Best pick: DT Nick Fairley, Auburn (1st round, 13th pick)
Defensive tackle wasn’t really a need, what with them having that Suh guy there. Even so, this was a fantastic value pick. Most experts had Fairley in their top 5 and some had him as the top player on their board. He and Suh will form an absolutely dominant tandem in the middle. And don’t forget about Corey Williams. Those three are going to give offensive lines headaches.
Questionable move(s): WR Titus Young, Boise State (2nd round, 12th pick) and RB Mikel Leshoure, Illinois (2nd round, 25th pick)
Both are talented players, but odds are neither will be a major contributor. Young will probably play the slot, and he should be very dangerous there. However because of his size he’s probably not a starter. Leshoure will partner with 2nd year back Jahvid Best to form a solid power/speed combination. Again, both solid players, but there were potential starters at positions of need (CB, OL, LB) on the board.
Third-day gem: OLB Doug Hogue, Syracuse (5th round, 26th pick)
He’s undersized and raw, but the speed and athleticism is undeniable. He’ll probably play special teams his first year or two, but if he can add some weight and hone his technique, he could be a starter down the road.
Overall: The Lions picked up some solid players with their first three picks and hit a home run with Fairley. However, I have to question the amount of need they had at running back and wide receiver. There were much needed offensive linemen and corners there for the taking that they passed on.
Best pick: OT Gabe Carimi, Wisconsin (1st round, 29th pick)
The Bears badly needed offensive line help and Carimi should bring that. He’s a big, bruising blocker who should immediately solidify the right side of the line. A great drive blocker, expect to see the Bears run behind him quite a bit.
Questionable move: Not taking a LEFT tackle
Carimi has the potential to be an excellent right tackle. But if the Bears think they are going to plug him in on the left side, as some of the experts have said they should, they will quickly regret that decision. He’s not quite Tony Mandarich, but he’s got heavy feet and lacks great athleticism. They could have had Derek Sherrod, who could have played on the left side, at this spot, but chose Carimi instead.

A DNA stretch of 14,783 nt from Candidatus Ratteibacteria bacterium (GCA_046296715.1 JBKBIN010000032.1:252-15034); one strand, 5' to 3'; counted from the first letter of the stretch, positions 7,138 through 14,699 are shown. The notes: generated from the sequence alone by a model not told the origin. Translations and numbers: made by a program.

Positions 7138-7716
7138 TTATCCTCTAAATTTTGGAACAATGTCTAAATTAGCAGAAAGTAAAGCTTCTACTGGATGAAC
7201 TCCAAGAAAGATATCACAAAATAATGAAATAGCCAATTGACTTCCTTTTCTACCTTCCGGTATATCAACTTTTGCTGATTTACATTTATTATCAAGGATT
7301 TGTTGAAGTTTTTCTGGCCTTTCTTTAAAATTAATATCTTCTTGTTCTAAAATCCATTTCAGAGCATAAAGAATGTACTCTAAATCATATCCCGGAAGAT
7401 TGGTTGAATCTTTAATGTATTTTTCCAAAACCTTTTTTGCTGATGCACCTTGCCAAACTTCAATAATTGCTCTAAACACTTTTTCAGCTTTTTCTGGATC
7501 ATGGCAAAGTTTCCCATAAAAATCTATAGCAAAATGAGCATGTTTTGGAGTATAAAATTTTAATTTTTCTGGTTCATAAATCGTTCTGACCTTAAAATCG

Third-day gem: QB Nathan Enderle, Idaho (5th round, 29th pick)
He’s big, has good accuracy, solid arm strength and played in what was basically a pro-style offense. Don’t expect him to step in any time soon, but he’s a good developmental prospect to groom behind Jay Cutler.
Overall: I liked what they did with the picks they had, but they didn’t have enough. Carimi and Paea should be solid starters, assuming Paea is healthy. However there’s still holes along the offensive line. There’s really no excuse for not coming out of this draft with at least two linemen.
Best pick: DL Christian Ballard, Iowa (4th round, 9th pick)
A second round prospect on most boards, Ballard dropped a few rounds because of an alleged failed drug test. He might be a bit of a tweener in their 4-3, but he’s big, long and athletic. The Vikes will need help at tackle with Pat Williams probably hanging up his spurs soon.
Questionable move: QB Christian Ponder, Florida State (1st round, 12th pick)
Spin this however you want, it’s still a reach. Ponder was a 2nd round grade on most boards, maybe a late first rounder at best. He’s often injured and has average arm strength at best. He’s an ok athlete and he’s pretty accurate, but when your ceiling is Chad Pennington, you shouldn’t be taken 12th overall.
Third-day gem: CB Brandon Burton, Utah (5th round, 8th pick)
A position of need for the Vikes and an excellent value at this point in the draft. Burton has good size (6′, 188 lbs) and can play both man and zone well. He tends to guess a bit too much, but he has the potential to be a solid starting corner in the NFL. In the fifth round, that’s a good find.
Overall: I actually like a lot of their later picks much better than their first two. Ponder was clearly a reach and TE Kyle Rudolph, while talented, was really a luxury pick. Still, Ballard, Burton, OL DeMarcus Love and C Brandon Fusco were all nice picks. If Ponder somehow turns into a franchise quarterback this is an very good draft. If not, it’s just ok.
Green Bay Packers
Best pick: OT Derek Sherrod, Mississippi State (1st round, 32nd pick)
An excellent pick. The Packers don’t really have any immediate needs and could afford to draft for depth. In Sherrod they pick up a possible starting left tackle. With Chad Clifton getting a bit long in the tooth and Bryan Bulaga better suited for the right side, he will be needed sooner rather than later. He’s not outstanding in the run game or the pass game, but he’s very solid in both.
Questionable move: RB Alex Green, Hawaii (3rd round, 32nd pick)
I’m really nitpicking here, but there were better backs on the board at this point than Green. Yes, they needed a back, but they could have picked up a better one 2 rounds later. An uncharacteristic reach by GM Ted Thompson.
Third-day gem: TE D.J. Williams, Arkansas (5th round, 10th pick)
Great value in the 5th round. He might be more of an H-back, but he’s a great receiver and they will find ways to use him. Most had him as a 3rd round grade.
Overall: Great value at almost every pick. It’s amazing how easy it is to draft the best talent on the board when you have virtually no holes. The only pick I really have a problem with is Green in the third, but the mid-level runningbacks are all so similar talent-wise it’s hard to differentiate them.
Next up: AFC North